Crowdfunding: Beware the celebrities offering investors strange deals

 
Jon Moulton
Sir Stelios Haji-Iannou is going down the equity crowdfunding route (Source: Getty Images)
I am a great fan of crowdfunding – it really is a cheap way of using modern technology to enable investors, including very small ones, to invest in all manner of things. So what can go wrong?

Well, the regulators can stop it as effectively as they have made share offers to the public so infeasible that even Royal Mail could not be sold to its owners by public offer. The stopping process has started.

It seems very strange to me that you can lose your house at Ladbrokes in a few minutes, but you cannot buy £500 worth of shares in a company you like (no matter how well presented) without being a “sophisticated investor” or taking advice (how?), or certifying it is less than 10 per cent of your investible assets (a nebulous and transient calculation). It would mightily simplify matters and show a proper sense of proportion if the FCA took the view that individual investments under £5,000, say, were simply unregulated.

The regulator makes it clear that investing in early stage investments is very risky and they are right on that. However, while their risk focus means more unread risk statements, key investment risks are often not addressed at all.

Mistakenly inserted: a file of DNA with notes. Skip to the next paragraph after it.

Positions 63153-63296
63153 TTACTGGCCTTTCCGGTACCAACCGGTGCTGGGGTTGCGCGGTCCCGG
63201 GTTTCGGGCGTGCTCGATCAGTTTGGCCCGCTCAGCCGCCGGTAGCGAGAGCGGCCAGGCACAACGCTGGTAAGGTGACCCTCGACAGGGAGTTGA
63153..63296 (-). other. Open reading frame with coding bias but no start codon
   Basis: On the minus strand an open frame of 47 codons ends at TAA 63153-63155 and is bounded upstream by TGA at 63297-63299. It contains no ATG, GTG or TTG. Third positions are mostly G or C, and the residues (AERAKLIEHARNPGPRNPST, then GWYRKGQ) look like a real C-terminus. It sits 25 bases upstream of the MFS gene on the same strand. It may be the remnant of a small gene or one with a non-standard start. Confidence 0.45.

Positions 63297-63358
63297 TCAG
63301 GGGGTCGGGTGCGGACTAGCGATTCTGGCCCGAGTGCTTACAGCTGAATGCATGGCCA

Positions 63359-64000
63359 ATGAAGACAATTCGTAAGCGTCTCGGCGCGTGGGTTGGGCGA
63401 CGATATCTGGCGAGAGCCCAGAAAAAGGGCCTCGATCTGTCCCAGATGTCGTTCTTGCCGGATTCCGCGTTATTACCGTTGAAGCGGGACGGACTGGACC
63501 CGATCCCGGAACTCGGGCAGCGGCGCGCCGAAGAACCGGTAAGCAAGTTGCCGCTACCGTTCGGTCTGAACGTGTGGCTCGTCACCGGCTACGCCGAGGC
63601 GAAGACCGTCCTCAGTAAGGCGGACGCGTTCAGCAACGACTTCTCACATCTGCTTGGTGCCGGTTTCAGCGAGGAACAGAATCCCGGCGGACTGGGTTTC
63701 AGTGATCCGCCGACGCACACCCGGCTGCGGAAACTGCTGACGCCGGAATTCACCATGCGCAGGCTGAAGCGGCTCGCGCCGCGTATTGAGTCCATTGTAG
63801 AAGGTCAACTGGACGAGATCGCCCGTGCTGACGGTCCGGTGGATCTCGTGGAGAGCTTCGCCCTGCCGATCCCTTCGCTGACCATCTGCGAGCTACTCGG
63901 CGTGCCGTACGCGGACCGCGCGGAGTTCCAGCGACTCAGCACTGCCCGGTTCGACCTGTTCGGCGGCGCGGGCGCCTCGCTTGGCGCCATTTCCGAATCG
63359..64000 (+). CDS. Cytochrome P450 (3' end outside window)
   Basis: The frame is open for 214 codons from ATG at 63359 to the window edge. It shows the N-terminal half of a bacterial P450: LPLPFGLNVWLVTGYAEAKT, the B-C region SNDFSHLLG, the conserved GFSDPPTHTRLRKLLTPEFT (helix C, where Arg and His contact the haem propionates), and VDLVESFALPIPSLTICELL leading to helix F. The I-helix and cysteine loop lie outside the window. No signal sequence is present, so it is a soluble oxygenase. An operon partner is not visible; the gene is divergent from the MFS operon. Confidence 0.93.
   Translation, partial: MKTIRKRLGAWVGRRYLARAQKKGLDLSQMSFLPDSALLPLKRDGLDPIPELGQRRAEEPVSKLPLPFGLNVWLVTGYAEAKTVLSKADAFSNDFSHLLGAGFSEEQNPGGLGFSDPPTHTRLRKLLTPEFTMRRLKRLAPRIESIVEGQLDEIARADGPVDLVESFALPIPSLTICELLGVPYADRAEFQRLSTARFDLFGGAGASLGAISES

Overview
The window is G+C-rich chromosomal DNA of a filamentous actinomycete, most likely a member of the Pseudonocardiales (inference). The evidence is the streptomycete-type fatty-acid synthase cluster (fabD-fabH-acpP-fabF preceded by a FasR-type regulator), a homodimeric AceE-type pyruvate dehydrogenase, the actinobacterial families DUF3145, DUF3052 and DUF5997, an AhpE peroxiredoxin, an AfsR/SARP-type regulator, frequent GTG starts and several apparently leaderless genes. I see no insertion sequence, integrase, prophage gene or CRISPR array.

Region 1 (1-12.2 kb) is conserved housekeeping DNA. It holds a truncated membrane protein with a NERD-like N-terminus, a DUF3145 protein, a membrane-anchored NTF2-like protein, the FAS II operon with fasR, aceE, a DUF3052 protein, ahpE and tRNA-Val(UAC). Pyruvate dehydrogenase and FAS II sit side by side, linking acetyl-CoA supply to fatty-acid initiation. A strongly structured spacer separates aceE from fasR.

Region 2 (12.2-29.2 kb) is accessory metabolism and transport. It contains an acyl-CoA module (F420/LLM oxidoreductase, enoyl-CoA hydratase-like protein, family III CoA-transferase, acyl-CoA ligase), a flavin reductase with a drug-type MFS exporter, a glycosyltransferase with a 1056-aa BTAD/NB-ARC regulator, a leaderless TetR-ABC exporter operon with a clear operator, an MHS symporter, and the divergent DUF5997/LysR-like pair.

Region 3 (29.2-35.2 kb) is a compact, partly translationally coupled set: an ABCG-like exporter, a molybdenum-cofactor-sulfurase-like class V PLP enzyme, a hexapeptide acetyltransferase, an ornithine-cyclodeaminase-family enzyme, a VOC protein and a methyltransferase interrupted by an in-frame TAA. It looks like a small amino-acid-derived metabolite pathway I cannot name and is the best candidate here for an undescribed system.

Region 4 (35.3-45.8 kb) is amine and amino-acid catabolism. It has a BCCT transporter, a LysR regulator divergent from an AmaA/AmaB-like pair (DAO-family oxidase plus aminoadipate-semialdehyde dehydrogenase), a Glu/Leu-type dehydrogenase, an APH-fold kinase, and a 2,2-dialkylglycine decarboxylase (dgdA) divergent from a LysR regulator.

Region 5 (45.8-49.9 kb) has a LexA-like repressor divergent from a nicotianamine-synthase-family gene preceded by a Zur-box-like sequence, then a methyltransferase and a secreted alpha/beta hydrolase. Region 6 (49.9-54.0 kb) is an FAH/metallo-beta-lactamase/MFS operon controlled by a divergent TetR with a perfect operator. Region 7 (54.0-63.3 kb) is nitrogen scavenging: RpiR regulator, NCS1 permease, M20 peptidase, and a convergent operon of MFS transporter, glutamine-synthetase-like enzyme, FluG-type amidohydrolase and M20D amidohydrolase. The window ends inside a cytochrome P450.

So far, the debt crowdfunding world has been more orderly, with it simply being easier to understand the proposition and documents being more standardised.

But it transpires that investors in crowdfunding equities like stories and personalities. The crowdfunding platforms like them too, because it pulls in the investors. Celebrity types have spotted this demand and, as is normal in markets, are testing the limits of exploitation.

The hardly hard-up founder of Easy-Jet, Sir Stelios Haji-Iannou, (worth $2.5bn, according to Forbes) is going down the equity crowdfunding route to finance his latest venture – online real estate startup EasyProperty. Sir Stelios has offered 1.5 per cent ownership in the new company for a substantial £1m. The business is not trading, so he’s valuing it at £67m, which you must assume he thinks is a great deal for him as he clearly does not need the money.

Recently Crowdcube, the largest UK equity crowdfunding platform in terms of investor numbers, which started trading over three years ago, had raised £3.8m from Balderton Capital as part of a £5m funding round at a pre-money valuation of £14.5m. The remaining £1.2m of shares were offered for sale on their own platform and sold out within two hours! This was despite these being non-voting shares with no pre-emption rights, and the Balderton investment being in preference shares with better economic rights.

Crowdfunding seems very exciting when you invest, but investors should take time to notice that they lack the ability to stop managers milking the company, or risk being diluted by strange deals with their tiny stakes being powerless and sometimes voteless. All entirely legal, of course, but so far there has been very little effort put into developing sensible corporate governance for such companies – although there are people working on it. Venture capitalists worked out the protections you need years ago – crowdfunders typically get none of these. Crowdfunding investors deserve a fair deal. Caveat investor.

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